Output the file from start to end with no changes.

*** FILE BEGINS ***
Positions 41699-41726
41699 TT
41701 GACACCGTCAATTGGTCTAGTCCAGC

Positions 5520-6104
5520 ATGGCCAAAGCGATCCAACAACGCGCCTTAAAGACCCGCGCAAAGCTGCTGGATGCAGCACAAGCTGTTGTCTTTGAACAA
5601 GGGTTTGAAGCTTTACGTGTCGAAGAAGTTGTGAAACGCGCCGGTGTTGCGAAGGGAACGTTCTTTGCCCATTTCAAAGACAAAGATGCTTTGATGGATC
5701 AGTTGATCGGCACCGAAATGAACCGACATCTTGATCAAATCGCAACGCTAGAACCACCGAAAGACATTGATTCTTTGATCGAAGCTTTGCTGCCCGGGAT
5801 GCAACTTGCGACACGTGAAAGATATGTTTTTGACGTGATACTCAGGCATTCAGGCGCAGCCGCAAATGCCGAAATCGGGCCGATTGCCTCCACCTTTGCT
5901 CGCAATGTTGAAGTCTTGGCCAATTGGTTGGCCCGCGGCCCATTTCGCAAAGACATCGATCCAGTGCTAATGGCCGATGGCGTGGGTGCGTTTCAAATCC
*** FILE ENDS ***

Positions 41699-41726
41699 TT
41701 GACACCGTCAATTGGTCTAGTCCAGC

Positions 5520-6104
5520 ATGGCCAAAGCGATCCAACAACGCGCCTTAAAGACCCGCGCAAAGCTGCTGGATGCAGCACAAGCTGTTGTCTTTGAACAA
5601 GGGTTTGAAGCTTTACGTGTCGAAGAAGTTGTGAAACGCGCCGGTGTTGCGAAGGGAACGTTCTTTGCCCATTTCAAAGACAAAGATGCTTTGATGGATC
5701 AGTTGATCGGCACCGAAATGAACCGACATCTTGATCAAATCGCAACGCTAGAACCACCGAAAGACATTGATTCTTTGATCGAAGCTTTGCTGCCCGGGAT
5801 GCAACTTGCGACACGTGAAAGATATGTTTTTGACGTGATACTCAGGCATTCAGGCGCAGCCGCAAATGCCGAAATCGGGCCGATTGCCTCCACCTTTGCT
5901 CGCAATGTTGAAGTCTTGGCCAATTGGTTGGCCCGCGGCCCATTTCGCAAAGACATCGATCCAGTGCTAATGGCCGATGGCGTGGGTGCGTTTCAAATCC